Debra Isenbletter, Pastor, Springfield, Missouri
Jonah 2:4: “Then I said, I am cast out of thy sight; yet I will look again toward thy holy temple.”
In this verse we see Jonah’s Exclamation and his Expectation. This is about what Jonah knows. He knows where he is, he knows why he is where he is, he knows who put him where he is. He also knows there is hope and he knows Who to look to for that hope.
Jonah’s Exclamation: “Then I said, I am cast out of thy sight (presence).” Jonah is not being thrown away and discarded, he is being disciplined. He says he has been “cast out” but he has not been “cast away.” “Then” points back to what has happened. This is said after Jonah is thrown overboard, after the fish swallows him. This shows Jonah sees the consequences of his actions. By these words Jonah accepts God’s judgment and chastisement. While in the belly of the fish he felt that he has been “cast out” of the Lord’s “sight,” or the Lord’s presence. But the Lord still sees him and still hears him.
“Cast out” speaks of separation, of a forceful separation and Jonah feels that separation now. “Cast out” can also mean “driven out” or “thrust out” or it can mean “to divorce.” Both are different types of separation. Both figure Israel in the ways God chastised them and their relationship with their God. Israel was forced to leave the land of promise and driven out into the nations. Those nations stripped them of everything. They lost their homes and their land, but they lost something even more precious, they lost sight of their relationship with their God. They separated themselves from their God and God separated Himself from them. God “divorced” or “put them away” because of their unfaithfulness to Him, because of their idolatrous worship (Jer.3:8). It was not until they lost all these things that they realized what it was they lost and Jonah is a picture of that loss, and he feels it deeply.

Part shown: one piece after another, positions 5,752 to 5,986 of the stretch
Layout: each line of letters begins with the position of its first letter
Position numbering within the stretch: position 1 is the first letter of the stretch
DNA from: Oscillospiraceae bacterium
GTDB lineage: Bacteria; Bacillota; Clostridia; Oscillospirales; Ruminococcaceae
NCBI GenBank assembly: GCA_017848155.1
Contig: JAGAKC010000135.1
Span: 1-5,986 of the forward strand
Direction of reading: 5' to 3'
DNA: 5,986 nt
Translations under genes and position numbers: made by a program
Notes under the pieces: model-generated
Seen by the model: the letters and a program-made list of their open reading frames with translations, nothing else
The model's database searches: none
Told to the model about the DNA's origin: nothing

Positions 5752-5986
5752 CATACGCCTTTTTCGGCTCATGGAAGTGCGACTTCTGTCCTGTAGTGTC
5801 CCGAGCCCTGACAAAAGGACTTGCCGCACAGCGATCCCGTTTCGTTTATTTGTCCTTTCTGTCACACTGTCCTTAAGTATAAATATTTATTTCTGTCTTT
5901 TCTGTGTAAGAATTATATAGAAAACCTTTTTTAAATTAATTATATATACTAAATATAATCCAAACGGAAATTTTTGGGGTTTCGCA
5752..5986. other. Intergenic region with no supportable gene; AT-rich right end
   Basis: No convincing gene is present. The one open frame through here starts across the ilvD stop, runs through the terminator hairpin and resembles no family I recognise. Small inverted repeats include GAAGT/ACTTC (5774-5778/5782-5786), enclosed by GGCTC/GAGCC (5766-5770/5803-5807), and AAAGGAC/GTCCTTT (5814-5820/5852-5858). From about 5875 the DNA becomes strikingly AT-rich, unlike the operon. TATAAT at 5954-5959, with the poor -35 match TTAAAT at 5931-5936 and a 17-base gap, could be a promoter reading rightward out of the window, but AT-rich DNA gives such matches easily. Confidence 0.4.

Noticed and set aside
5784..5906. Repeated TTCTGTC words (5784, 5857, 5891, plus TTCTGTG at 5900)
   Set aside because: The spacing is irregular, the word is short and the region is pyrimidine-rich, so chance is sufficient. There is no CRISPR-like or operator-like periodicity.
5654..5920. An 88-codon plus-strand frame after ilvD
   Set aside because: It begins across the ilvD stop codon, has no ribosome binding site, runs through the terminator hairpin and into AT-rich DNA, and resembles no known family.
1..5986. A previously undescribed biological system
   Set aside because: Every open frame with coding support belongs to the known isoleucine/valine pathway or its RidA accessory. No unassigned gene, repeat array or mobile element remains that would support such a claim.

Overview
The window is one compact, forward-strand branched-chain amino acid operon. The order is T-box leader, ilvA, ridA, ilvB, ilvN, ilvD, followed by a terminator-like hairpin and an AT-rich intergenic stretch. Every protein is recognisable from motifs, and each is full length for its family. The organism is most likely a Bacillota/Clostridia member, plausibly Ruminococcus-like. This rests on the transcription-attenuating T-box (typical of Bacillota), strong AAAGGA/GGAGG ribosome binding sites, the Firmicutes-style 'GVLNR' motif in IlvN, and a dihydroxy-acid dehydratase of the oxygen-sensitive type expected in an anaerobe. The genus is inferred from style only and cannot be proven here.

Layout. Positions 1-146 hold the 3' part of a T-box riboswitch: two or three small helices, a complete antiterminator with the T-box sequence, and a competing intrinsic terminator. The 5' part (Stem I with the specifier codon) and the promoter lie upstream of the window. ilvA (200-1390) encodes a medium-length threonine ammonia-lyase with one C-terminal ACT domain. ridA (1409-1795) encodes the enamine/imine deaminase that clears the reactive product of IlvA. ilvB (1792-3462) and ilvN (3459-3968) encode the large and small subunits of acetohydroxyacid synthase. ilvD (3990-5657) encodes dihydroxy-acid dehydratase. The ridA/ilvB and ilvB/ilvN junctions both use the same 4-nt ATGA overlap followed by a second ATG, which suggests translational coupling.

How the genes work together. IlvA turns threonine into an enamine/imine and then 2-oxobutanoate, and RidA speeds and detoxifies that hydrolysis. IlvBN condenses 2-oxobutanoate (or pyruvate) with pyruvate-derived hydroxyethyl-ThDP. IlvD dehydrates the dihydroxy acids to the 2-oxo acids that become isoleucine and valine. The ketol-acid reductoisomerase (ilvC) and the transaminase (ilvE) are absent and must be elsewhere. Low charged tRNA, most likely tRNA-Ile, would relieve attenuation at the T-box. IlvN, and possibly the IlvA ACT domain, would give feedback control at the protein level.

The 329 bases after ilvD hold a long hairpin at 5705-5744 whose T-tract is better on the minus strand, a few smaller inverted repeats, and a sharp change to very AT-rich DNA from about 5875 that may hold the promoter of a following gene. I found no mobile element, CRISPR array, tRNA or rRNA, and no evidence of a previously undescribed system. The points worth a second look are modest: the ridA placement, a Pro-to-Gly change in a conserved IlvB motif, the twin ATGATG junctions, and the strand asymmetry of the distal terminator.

Like Israel, Jonah felt that he had been removed by force, by circumstances out of his control. What is sad is that before he was “cast out” he had already left God’s presence. He did it voluntarily, he did it willingly when he ran away Jonah did not realize what he was turning away from and running away from.
There are different types of separation. There can be a physical separation, such as Israel from their land, their homes, and the blessings of God and Jonah’s physical separation from his home, his land, his people. There can be a spiritual separation, such as loss of fellowship. The relationship is still there because Jonah cries out to his God but the fellowship has been damaged and needs to be restored.
Jonah says “I am cast out of thy sight.” That does not mean God cannot see Jonah. Jonah does not feel the Lord’s “presence.” Jonah suddenly feels the loss of something that he had taken for granted. Jonah finally realizes what it is he has really lost. It is not about loss of life, it is about loss of fellowship. It is not that the Lord is not there, He is there. He hears Jonah’s prayer on some level, Jonah knows this, because he prays. It is when Jonah changes his attitude, when he repents, when he submits, when he prays, it is then that he will feel the Presence of his God.